Despite efforts to recruit more male teachers, their numbers in Massachusetts public school classrooms remain stagnant, according to a Globe review.
About 25 percent of all public school teachers statewide last year were men. That figure has been fairly flat in recent years. But the share of male teachers is lower than it was in the early 1990s, when it was about 32 percent.
The teacher gender disparity is most pronounced at the elementary grades.
Educators say students benefit from having more male role models. Studies have shown that some boys learn better when teamed with a male teacher.
If students have people in front of them that look like them and that they can relate to in a different way — and you see it both with race and gender — it impacts their ability to learn,” said Liz Losee, director of educator preparation and assessment at the state Department of Elementary and Secondary Education.
Among students statewide, boys slightly outnumbered girls, 51 percent to 49 percent.
Michael Hansen, an education policy researcher at The Brookings Institution in Washington D.C., said the gender gap among teachers needs to be explored more fully.
“In general this is not something that is talked about or challenged as much in media reports or within research about teaching diversity,” Hansen said.
The racial and ethnic diversity gap between teachers and students has been studied much more closely, and research has shown that gap can be linked to lower performance among minority students.
Kim M. Janey, senior project director for the nonprofit Massachusetts Advocates for Children, said recruiting more men to teaching should be a higher priority.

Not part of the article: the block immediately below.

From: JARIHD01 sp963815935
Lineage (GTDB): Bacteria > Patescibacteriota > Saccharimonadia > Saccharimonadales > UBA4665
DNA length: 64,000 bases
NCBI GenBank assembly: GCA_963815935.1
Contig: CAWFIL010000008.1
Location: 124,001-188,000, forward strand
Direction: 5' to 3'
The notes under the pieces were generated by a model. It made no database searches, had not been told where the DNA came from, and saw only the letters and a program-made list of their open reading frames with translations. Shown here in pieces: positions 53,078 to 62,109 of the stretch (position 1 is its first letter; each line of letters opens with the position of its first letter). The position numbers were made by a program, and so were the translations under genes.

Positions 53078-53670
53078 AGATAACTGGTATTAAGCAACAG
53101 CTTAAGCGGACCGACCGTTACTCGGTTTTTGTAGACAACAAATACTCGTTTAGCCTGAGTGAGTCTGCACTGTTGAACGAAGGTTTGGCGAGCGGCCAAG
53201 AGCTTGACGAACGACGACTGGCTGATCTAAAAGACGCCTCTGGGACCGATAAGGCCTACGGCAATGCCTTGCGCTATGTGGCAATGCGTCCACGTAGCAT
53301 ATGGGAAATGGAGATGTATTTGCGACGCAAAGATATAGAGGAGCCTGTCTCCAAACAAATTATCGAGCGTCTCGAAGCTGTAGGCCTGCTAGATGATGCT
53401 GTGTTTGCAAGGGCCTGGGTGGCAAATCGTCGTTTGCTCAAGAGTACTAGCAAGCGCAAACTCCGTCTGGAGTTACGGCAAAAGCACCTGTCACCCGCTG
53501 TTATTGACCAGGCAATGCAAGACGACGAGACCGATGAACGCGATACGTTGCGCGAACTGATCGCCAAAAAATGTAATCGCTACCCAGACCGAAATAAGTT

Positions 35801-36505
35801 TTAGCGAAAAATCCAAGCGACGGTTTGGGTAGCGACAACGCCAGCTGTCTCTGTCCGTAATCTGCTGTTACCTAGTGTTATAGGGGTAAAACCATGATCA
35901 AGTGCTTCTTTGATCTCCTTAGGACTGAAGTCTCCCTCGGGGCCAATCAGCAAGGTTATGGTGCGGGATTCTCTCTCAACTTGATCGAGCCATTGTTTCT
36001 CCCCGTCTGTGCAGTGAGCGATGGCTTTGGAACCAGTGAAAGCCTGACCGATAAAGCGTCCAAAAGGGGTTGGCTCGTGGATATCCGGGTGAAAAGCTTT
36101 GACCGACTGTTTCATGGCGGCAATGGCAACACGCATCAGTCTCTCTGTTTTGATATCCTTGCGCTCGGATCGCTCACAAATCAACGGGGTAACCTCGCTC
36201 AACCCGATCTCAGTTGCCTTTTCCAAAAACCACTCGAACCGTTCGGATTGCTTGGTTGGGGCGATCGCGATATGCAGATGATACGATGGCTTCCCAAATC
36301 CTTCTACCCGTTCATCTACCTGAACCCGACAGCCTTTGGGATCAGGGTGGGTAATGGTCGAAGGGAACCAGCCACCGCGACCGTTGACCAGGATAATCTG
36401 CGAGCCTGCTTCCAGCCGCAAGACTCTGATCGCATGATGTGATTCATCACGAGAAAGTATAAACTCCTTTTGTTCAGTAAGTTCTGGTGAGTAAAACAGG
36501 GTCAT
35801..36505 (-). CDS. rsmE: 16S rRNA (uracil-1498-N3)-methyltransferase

“We need more males in the classroom, particularly men of color,” she said.
Thomas Scott, executive director of the Massachusetts Association of School Superintendents, said the gender disparity is a concern for school leaders.
“Superintendents are always wanting a better gender balance, especially at the elementary level,” Scott said.
State education officials have taken measures to try to increase the share of male, as well as minority, teachers, including by reviewing local college education programs to ensure they are meeting certain criteria around diversity.
Jake Dore, 25, of Needham, began teaching at the Kelly Elementary School in Chelsea four years ago, his first job out of college.
He said he is just one of four male teachers and specialists, out of a total of about 35, at the school, which he described as actually a fairly high ratio of men for an elementary school.
Generally speaking, around the country, “There’s not many male teachers, and I think it does a disservice to students,” Dore said.
The situation in Massachusetts is mirrored nationally, with about three quarters of teachers being women.
Dore said he advocates for hiring the most qualified, effective teachers above all else.
But, he said, men teachers can sometimes offer a different perspective than women, in the same way that women teachers can.
“I think there are times when certain teachers can have more powerful relationships with students,” said Dore. “Sometimes there are really good female to female, male to male, and male to female relations.”
“It’s always good to have another type of voice in the classroom that can connect with students in a different way,” he added. “As a student you at least want to occasionally reflect people who are like you.”
“Kids need to have a good mix of male and female teachers,” Dore said.
He said becoming a teacher was not a childhood ambition of his, but something he decided to pursue when he was older and discovered he enjoyed teaching.
“I don’t think I really thought about it much until later in high school and in college,” said Dore. “I had wonderful teachers growing up . . . but I didn’t have a male teacher until late in middle school and then a couple in high school.”
He said that may be why he hadn’t considered the profession when he was younger.
“It kind of creates this stigma around teaching,” for males, Dore said.